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Indonesian Floods Leave Many Dead and Homeless

An article to be published in The Independent today has reported that massive flooding has hit the Indonesian capital of Jakarta, causing hundreds of thousand of its citizens to evacuate the city and killing at least 29 people. Indonesia is prone to large monsoon rains annually, and so the fact that this situation was not anticipated and given a better shot at prevention is a concern for indonesians and many are questioning the government's efforts. The storm drains intended to curb the flooding were piled with rubbish, and forested hillsides south of the city intended to stop floods like this have been removed in order to build houses for the rich. It is a case of poor urban planning and natural disaster anticipation. Disease is now a large threat to the area's denizens, as well.

The article is one that emphasizes the news values of timeliness and impact. Not only is this unfolding right now, the impact it's having is incredible and hundreds of thousands of people are affected. The events and their causes are outlined in the article, and a special emphasis is placed on the refusal of the government to take responsibility for prevention and handling of the crisis. A quote from the governor of Jakarta is used to illustrate his unwillingness to take action, and quotes from citizens of the city are also used to elaborate on the government's inaction. An emphasis is also placed on the threat of disease, which could potentially be one of the effects of the floods. At the end of the article an economic expert is quoted as saying that the events will not affect inflation. All quotes are full and full attribution is used. The lead is handled over the course of several sentences, with the first sentence alone not being enough to get a full picture of the key events. The story is written in a basic inverted pyramid style.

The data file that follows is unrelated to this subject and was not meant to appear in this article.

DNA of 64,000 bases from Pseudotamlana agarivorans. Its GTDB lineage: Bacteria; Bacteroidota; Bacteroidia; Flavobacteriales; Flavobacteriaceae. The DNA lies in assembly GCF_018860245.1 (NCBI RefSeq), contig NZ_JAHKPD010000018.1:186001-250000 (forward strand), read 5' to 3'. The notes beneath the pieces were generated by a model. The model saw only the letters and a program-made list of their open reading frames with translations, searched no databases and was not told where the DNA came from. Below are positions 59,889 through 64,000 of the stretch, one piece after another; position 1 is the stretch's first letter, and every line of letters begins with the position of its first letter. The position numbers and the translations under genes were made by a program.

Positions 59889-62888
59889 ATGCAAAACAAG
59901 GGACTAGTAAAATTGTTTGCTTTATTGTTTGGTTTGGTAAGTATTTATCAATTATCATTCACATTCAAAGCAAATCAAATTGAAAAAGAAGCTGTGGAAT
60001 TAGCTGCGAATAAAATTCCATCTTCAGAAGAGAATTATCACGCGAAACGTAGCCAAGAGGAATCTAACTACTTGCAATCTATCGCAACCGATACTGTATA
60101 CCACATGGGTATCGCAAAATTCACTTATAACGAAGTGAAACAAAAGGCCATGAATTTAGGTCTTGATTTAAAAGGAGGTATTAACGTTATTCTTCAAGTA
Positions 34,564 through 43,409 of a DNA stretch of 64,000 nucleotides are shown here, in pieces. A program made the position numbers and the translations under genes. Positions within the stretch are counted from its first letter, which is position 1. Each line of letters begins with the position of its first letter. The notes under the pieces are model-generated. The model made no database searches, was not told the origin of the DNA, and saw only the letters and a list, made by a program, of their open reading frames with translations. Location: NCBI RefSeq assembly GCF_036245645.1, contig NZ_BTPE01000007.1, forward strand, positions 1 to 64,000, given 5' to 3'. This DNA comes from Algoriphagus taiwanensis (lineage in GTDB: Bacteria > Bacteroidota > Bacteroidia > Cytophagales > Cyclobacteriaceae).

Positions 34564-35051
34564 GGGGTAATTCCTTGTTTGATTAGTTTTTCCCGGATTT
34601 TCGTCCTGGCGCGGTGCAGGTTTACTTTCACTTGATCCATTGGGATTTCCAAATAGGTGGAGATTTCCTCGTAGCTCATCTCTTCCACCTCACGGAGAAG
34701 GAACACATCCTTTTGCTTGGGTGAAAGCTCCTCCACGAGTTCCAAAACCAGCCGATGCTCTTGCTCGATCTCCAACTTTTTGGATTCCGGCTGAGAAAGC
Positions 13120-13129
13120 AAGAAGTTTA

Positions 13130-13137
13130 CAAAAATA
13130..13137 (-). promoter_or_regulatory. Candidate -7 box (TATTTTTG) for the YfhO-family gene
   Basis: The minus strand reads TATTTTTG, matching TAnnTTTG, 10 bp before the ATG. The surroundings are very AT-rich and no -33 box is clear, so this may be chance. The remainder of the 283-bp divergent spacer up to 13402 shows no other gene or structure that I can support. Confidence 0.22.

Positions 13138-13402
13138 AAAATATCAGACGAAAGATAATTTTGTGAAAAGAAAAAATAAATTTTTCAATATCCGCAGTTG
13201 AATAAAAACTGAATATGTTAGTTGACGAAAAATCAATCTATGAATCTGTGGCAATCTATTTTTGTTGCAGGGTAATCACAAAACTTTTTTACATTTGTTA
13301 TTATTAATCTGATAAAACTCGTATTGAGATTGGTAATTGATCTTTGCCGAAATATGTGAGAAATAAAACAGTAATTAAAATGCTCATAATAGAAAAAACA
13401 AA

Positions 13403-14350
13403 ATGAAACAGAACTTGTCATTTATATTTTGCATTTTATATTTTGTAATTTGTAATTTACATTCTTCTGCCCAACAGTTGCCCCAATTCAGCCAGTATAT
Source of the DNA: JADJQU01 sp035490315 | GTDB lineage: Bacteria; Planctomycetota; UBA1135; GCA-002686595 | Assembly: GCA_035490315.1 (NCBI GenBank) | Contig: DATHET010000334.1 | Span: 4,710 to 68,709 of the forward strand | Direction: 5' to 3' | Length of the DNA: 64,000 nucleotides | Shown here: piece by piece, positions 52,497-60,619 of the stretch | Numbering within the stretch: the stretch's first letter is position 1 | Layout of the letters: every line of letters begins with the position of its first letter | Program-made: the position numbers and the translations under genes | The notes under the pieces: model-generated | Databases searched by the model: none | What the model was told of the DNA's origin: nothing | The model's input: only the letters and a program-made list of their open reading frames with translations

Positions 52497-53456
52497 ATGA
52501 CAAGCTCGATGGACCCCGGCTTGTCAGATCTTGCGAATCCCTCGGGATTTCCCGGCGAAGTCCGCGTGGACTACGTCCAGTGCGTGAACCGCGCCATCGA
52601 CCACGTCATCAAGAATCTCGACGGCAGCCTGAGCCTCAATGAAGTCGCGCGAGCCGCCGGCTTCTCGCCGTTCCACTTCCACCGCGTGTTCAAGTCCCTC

An Associated Press article about the flooding that ran in the Star Tribune newspaper today chooses to emphasize many of the same points, with the only exception being that it lacks a section about the projected economic impact of the disaster. However, the focal point of the article outside the events themselves is the government's poor response to the disaster, with the same quotes from the governor of Jakarta and the citizens being used to illustrate this. There seems to be more of an emphasis on using numbers to try and illustrate the magnitude of the catastrophe, which helps, and the lead gives the important details quicker than it did in the article in The Independent. The attribution in the two articles is essentially the same.

I prefer the Associated Press' article because it gets to the point immediately, letting the reader know how many people are effected. You have to read deeper in The Independent's article in order to understand that. I like how both articles chose to emphasize the government's inaction and lack of preparedness, because that's an important part of the issue and for a government to be handling something like this so carelessly is quite newsworthy and needs to be one of the main points of an article.